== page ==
Kollek emphasized the and mines would soon re- boroughs of London."
principles that guided his turn." The Vatican's pres- He quotes proudly the
administration of the sure for internationaliza- assessment by Prof. Daniel
city: free access to all tion of the city no longer has J. Elazar, head of the Insti-
holy places and their ad- viability, Kollek asserts, tute of Local Government at
ministration by their reminding us that Roman Bar-Ilan University, that
adherents; measures to Catholics are only one of 30 "Jerusalem has done as well
assure the unhindered to discuss the future with or better than any city in
development of the Arab local Arab leaders, Kollek the modern world in the de-
way of life in the Arab reports, because of their velopment of means to gov-
sections of the city and to fear of Palestine Liberation ern heterogeneous popula-
ensure Moslems and Organization retaliation. tions."
Kollek, ever the op-
Christians alike "a prac- Arabs are afraid, for the
tical religious, cultural same reason, to participate timist and realist, finds
and commercial gover- significantly in the munici- that "people of goodwill
nance over their daily pal administration but, are continually seeking
lives"; equal governmen- nevertheless, about 40 per- to solve Jerusalem's
tal., municipal and social cent of the Arab male elec- problems peacefully and
services for all parts of torate did vote in the last constructively." Until the
day comes, he believes
the city and continuing municipal elections.
"the most positive course
During
the
interim,
until
efforts to increase cul-
tural, social and eco- there is agreement on the we can continue to follow
nomic contacts among status of Jerusalem, Kollek is that of deepening and
the various elements of wants government action to expanding the present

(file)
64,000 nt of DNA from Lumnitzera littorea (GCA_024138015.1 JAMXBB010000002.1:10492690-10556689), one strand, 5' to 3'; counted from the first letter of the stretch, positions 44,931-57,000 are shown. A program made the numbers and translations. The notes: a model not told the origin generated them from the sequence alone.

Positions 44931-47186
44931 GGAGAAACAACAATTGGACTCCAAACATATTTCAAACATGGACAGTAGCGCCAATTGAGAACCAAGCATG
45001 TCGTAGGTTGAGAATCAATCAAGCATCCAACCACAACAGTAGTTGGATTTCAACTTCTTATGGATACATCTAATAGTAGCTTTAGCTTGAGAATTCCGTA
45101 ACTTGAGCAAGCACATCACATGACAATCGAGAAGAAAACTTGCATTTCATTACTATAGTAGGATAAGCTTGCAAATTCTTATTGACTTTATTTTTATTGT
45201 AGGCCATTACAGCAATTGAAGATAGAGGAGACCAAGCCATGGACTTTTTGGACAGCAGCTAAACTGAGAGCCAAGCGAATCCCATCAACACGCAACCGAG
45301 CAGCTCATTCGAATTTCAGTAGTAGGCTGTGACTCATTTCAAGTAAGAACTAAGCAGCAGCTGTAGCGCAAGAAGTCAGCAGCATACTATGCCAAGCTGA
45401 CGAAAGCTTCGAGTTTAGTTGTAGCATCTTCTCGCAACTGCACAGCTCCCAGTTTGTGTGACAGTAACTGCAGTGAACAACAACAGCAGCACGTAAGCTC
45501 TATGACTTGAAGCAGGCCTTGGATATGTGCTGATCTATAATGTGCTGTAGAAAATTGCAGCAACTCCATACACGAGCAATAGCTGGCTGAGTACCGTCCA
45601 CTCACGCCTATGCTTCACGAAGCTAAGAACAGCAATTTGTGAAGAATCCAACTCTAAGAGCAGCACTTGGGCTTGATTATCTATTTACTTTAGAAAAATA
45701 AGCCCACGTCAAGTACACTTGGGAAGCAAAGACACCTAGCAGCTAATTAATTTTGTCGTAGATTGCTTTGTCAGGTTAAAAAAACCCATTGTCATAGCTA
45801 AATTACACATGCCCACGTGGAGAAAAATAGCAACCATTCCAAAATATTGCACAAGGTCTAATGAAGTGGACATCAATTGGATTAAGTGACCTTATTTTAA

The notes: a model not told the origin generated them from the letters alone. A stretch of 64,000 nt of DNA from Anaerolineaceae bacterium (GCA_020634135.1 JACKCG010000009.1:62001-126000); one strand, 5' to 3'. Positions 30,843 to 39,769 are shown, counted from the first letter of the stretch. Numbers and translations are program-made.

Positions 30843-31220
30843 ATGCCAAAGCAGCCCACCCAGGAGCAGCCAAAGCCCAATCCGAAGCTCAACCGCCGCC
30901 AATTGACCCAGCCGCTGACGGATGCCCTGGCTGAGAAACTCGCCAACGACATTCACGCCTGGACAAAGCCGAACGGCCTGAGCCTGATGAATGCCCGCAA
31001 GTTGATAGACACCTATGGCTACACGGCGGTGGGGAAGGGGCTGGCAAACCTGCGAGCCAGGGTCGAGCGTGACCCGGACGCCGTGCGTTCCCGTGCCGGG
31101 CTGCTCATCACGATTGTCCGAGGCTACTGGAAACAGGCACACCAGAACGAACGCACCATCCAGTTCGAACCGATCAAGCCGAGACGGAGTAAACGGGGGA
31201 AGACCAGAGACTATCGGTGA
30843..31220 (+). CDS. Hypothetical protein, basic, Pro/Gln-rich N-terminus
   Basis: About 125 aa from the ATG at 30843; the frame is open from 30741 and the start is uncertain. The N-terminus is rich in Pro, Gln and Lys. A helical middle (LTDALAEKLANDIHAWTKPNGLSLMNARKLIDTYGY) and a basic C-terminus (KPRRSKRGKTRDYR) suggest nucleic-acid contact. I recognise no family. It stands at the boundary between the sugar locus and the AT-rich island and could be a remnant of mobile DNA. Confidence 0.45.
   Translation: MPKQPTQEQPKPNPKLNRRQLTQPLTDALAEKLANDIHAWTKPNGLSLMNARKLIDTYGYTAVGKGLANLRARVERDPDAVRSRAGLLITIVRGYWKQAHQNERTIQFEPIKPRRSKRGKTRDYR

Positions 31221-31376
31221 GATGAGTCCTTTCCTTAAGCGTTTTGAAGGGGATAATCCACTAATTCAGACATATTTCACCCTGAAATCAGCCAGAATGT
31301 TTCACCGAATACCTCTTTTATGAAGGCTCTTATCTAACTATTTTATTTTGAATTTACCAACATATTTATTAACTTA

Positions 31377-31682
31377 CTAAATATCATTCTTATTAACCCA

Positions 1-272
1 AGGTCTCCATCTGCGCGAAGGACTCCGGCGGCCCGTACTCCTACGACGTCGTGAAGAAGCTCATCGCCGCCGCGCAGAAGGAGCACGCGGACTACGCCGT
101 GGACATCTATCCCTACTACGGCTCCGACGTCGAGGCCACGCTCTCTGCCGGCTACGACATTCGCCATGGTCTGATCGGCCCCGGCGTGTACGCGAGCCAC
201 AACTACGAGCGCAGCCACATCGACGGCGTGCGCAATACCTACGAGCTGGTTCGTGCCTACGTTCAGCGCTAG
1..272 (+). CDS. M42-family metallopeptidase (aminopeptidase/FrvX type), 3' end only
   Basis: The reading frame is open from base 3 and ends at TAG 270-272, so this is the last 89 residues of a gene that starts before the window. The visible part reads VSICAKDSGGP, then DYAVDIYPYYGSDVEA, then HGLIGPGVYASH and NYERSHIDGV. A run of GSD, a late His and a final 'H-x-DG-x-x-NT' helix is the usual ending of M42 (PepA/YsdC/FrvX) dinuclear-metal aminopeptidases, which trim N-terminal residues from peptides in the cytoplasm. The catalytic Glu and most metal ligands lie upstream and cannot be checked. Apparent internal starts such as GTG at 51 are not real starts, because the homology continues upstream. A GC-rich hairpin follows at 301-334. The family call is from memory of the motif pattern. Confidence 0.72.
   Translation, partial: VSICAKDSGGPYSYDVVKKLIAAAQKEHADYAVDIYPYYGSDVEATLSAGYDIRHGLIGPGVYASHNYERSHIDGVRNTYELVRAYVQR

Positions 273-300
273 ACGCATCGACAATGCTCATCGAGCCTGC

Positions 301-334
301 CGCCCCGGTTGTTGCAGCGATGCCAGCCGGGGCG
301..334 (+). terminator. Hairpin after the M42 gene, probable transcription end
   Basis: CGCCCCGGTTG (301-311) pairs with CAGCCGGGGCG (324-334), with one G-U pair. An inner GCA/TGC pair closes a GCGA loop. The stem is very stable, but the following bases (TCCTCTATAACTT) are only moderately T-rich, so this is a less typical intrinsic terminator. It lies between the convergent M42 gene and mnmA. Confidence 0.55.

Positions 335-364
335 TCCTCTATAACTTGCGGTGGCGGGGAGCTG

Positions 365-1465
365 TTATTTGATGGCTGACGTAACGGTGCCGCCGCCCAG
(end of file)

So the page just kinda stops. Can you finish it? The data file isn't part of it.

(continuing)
the city while preserving assure the Arab citizens of pattern of practical yet
the cultural and even the the city that they won't be harmonious coexistence
national identity of each forced out and that they that has been established
won't be submerged in a in Jerusalem with so
group.
These princples, he says Jewish majority (although much painstaking care
now, "have proved them- he points out a fact not often and in the face of seem-
selves well and continue as remembered that ingly insurmountable
the basis for our policies, Jerusalem has had a Jewish odds.
"In this way, we can not
thriving independent of the majority for the past 140
only make the long interim
international or the Middle years.)
The government, he says period, be it five or 10 or
East scene." Even the
Jerusalem Law of July 30, should issue a declaration even 15 years, tolerable and
1980 which, he says, was pledging that no more land profitable for Jerusalem's
"unnecessary and need- will be expropriated in Arabs on the human and
lessly provocative" has not Jerusalem for Jewish hous- economic level but also —
affected life in the city de- ing. He says there is enough gently but firmly — point in
spite the hullaballoo its land available for comple- the direction of a broader
passage caused, including tion of the city's expansion resolution of the Middle
the transfer of 13 embassies plans within present munic- East conflict, proving that
ipal limits up to a total Jews and Arabs can live and
to Tel Aviv.
He notes that in all the population of 650,000- work together, preserving
are
criticism of the law abroad, 700,000. values and sites that mat-
Kollek also wants to see sacred to both and that
no recognition is given to
the provision of the law he the old British law on ter so much more than the
succeeded in having in- municipalities, which hatred and strife of political
cluded guaranteeing pro- still prevails in Israel, emotion."
tection of the holy places, removed as far as
freedom of access to them Jerusalem is concerned Aerospace Chair
and respect for their adhe- so that it would be a capi-
tal district or county with at Technion
rents.
Adoption of the law, he authority over functions
HAIFA — The Technion
points out, was a reaction to such as housing, educa- recently established the
two provocative resolutions tion, health and social Max and Lottie Dresher
of the Egyptian Parliathent, services in the hands of Chair in aerospace propul-
one declaring "Arab local agencies, not in sion in the department of
Jerusalem" to be an integ- government ministries. aeronautical engineering,
ral part of the West Bank Once the authority over in honor of the Glencoe, Ill.,
and the second demanding these and other local couple.
that "Jerusalem must be functions is vested loc-
The Dresher Chair will
under Arab sovereignty." ally, he points out, "the
The Jerusalem Law, he re- way will be open for the support teaching and re-
minds us, had no legal effect creation of neighborhood search activities in the field
except to confirm the agencies and other local of aerospace propulsion sys-
"well-publicized Israeli organizations and the tems.

is--